Empty Your Trash

How do you deal with anger?  Please don’t suppress it.  Allow me to illustrate why.
Picture a small trash container.  See it slowly filling up.  From time to time, it gets pressed down, but no one takes the initiative to empty its contents.  Over time additional trash is added, until finally the container overflows and creates a mess.  It simply cannot contain any more debris! 
That’s exactly what happens when we refuse to deal with anger.  We press it down, sometimes for years, when finally our lives become messy and solutions become difficult, if not impossible.  Tempers allowed to rage out of control usually culminate in failed relationships and even tragedy.
Examples of this unfortunate reality can be found throughout the Bible, but perhaps none more poignant than the first homicide in human history.  Genesis 4:3-8 records the events surrounding the death of Abel at the hands of his jealous, rage-filled brother, Cain.
“So it came about in the course of time that Cain brought an offering to the Lord of the fruit of the ground.  Abel, on his part also brought of the firstlings of his flock and of their fat portions.  And the Lord had regard for Abel and for his offering; but for Cain and for his offering He had no regard.  So Cain became very angry and his countenance fell.  Then the Lord said to Cain, ‘Why are you angry?  And why has your countenance fallen?  If you do well, will not your countenance be lifted up?  And if you do not do well, sin is crouching at the door; and its desire is for you, but you must master it.’  Cain told Abel his brother.  And it came to pass about when they were in the field, that Cain rose up against Abel his brother and killed him.”
This brief account records the end results of unresolved anger.  Understand something.  This was not the first tryst these two brothers experienced.  The mood of the text suggests on-going disobedience on the part of Cain.  “So it came about in the course of time” (verse 4a).  Disobedience and the refusal of Cain to heed the voice of God resulted in insurmountable feelings of rage and anger.  In all likelihood, had Cain dealt with his initial anger toward Abel instead of “compacting his trash,” this murder never would have occurred.
To more completely understand the murder of Abel, we need to travel back several years to the Garden of Eden.  Initially and before the fall of Adam and Eve, these brothers’ parents – earth’s first parents – were untainted by sin.  After sinning, however, Adam and Eve felt guilt and embarrassment over their nakedness.  Their guilt drove them from God, and they hid themselves.  A guilty conscience is a warning signal God placed inside us that goes off when we’ve sinned.  The worst thing we can do is to eliminate guilt feelings without eliminating the cause.  It’s like using a painkiller but not addressing the disease.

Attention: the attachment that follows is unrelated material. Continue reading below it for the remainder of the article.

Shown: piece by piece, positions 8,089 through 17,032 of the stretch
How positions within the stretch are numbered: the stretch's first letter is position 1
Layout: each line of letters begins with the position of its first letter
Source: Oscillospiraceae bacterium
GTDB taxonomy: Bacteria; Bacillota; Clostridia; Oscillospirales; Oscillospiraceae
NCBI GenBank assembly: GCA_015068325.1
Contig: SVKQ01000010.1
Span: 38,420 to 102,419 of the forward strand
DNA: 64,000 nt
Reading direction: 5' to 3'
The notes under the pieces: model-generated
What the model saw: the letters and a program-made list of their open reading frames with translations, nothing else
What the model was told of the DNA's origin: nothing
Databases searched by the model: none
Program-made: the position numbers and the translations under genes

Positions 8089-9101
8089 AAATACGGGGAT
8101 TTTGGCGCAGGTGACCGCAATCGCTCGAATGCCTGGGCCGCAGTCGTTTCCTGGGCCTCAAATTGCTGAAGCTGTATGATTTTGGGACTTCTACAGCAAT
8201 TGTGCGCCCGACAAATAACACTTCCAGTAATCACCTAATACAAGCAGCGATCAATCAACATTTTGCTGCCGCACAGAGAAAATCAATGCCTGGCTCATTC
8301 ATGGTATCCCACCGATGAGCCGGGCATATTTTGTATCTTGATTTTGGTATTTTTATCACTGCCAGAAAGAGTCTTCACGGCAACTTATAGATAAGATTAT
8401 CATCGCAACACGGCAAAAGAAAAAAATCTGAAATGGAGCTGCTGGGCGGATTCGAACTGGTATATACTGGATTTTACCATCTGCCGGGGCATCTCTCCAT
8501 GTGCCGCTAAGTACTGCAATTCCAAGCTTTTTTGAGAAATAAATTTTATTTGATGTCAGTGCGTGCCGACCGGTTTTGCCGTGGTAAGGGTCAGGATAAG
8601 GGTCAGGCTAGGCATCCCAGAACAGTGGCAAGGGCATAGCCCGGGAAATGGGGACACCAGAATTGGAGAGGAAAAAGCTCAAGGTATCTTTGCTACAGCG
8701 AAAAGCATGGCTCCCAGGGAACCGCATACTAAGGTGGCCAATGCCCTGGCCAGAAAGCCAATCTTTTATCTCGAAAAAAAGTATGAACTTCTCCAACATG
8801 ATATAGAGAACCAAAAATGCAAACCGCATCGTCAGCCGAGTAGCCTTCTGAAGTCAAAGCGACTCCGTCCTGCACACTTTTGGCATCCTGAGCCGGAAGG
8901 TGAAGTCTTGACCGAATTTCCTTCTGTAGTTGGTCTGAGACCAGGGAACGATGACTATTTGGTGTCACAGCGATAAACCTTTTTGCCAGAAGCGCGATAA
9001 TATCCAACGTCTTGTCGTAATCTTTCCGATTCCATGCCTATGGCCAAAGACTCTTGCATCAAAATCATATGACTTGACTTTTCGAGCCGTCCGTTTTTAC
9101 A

What did Adam and Eve do?  They suppressed their guilt by performing the second religious act in the Bible.  The first religious act was the first couple acting on what the serpent said.  The second religious act came when Adam and Eve “sewed fig leaves together and made themselves loin coverings” (Genesis 3:7).
The necessity of a blood sacrifice is foreshadowed in Genesis 3:21, “The Lord God made garments of skin for Adam and his wife, and clothed them.”  The writer to the Hebrews emphatically states, “without shedding of blood there is no forgiveness” (9:22).  In all probability, as the boys grew to manhood, they repeatedly heard what God did for their parents regarding the animal skins.  So why did God accept Abel’s offering and not Abel’s?
It’s not that God dislikes vegetables!  He has always required the shedding of blood.  Evidently, Cain had been incorrigible since boyhood.  In the text we read where God gave him the chance to right his wrong and try again.  But Cain refused.  His life smacked of disobedience and rebellion against the revealed will of God.  God warned Cain about the consequences of not mastering the rage that mounted within:  “Sin is crouching at the door, and its desire is for you, but you must master it” (4:7).
What happened was the outcome of years of pent up anger.  “And it came about when they were in the field, that Cain rose up against Abel his brother and killed him” (verse 8).  Cain did not wake up one day and arbitrarily decide to kill his brother.  Unresolved anger is a cancer that gradually eats away the very core of a man’s cognitive processes and conscience. 
Unresolved anger, compacted by the years, culminated in rage, which led to murder – the first homicide in recorded history.  God warned Cain, but the angry brother did not master his emotional intake.
I beg you.  In the Name of the Lord, righteously resolve any anger you may be holding inside.  Don’t let your trash overflow!



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